“It will depend on the products produced by USA legal sites and Bitcoin sites,” he said. “ What if your choices are $6 rake "Bellagio Online" vs. mostly professional Nevada-based opponents or .1 BTC rake SealsWithClubs vs. randoms from around the world?”
“Bitcoin sites can gain a competitive advantage in a USA-legal online poker landscape by keeping the rake extremely low and by spreading the games that players want to play.”
Problems and Security Issues Facing Bitcoin Poker
The biggest spike in Bitcoin history.
Despite all the advantages to using Bitcoin for online poker there remain some potentially large obstacles for widespread adoption.
In an industry racked with scandals, scams and cheats, trust is all always going to be a primary concern and even Micon admits Bitcoin is a work in progress in that regard.
“This *is* the wild, wild west of online poker,” said Micon.
“The currency fluctuates wildly and I believe there to be a greater than 25% chance of total technical failure of the Bitcoin system. Remember we are depending on "unhackable cryptography" here. Those words scare the shit out of me, and they should you too.”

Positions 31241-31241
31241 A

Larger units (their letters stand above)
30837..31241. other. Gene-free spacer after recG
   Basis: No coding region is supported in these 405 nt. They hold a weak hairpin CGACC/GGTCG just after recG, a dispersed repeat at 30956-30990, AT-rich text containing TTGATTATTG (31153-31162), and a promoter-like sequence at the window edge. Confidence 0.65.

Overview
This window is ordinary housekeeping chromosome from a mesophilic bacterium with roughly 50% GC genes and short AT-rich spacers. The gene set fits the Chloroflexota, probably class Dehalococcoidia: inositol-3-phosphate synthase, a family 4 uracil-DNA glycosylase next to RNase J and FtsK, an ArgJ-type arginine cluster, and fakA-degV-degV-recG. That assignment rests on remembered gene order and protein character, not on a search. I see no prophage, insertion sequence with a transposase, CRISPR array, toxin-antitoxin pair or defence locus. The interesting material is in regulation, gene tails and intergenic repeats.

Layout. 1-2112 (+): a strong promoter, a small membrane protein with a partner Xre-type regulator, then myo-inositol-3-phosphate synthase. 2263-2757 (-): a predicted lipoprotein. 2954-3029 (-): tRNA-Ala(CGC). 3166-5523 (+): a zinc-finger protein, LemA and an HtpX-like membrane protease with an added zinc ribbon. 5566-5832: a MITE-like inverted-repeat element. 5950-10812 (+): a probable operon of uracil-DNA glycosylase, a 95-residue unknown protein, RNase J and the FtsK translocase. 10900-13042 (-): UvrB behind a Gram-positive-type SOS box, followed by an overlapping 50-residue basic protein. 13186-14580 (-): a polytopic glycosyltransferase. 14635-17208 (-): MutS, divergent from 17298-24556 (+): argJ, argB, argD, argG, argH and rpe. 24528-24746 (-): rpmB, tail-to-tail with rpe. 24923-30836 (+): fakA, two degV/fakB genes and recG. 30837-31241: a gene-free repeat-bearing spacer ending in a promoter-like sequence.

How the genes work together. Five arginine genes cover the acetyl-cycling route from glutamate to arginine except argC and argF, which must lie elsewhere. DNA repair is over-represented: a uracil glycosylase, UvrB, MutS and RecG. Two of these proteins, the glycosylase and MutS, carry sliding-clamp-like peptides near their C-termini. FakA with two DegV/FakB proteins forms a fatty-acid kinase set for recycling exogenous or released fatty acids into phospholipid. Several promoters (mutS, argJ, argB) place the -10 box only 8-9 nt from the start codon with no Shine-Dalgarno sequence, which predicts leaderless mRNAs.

Still, that risk isn’t keeping millions of people from exchanging bitcoins.
The other challenge with Bitcoin is that it’s difficult to explain to potential new users and simply acquiring Bitcoins in the first place is difficult because you have to go through a third-party exchange.
Security is an interesting issue with Bitcoin because unlike payment processors like PayPal, the money does not exist solely on the cloud. It exists on your computer and if you lose or delete the file, that money is gone.
“A bitcoin payout is like receiving a stack of chips or a stack of $100 bills,” explained Matonis.
Historically Bitcoin itself has never been prone to large scale hacking but the exchanges (where you actually acquire bitcoins) have had issues.
Arguably the biggest black mark in the history of Bitcoin came on June 2011 when Mt.Gox, the most-popular exchange at the time, was compromised, which affected the equivalent of $8.7 million in bitcoins.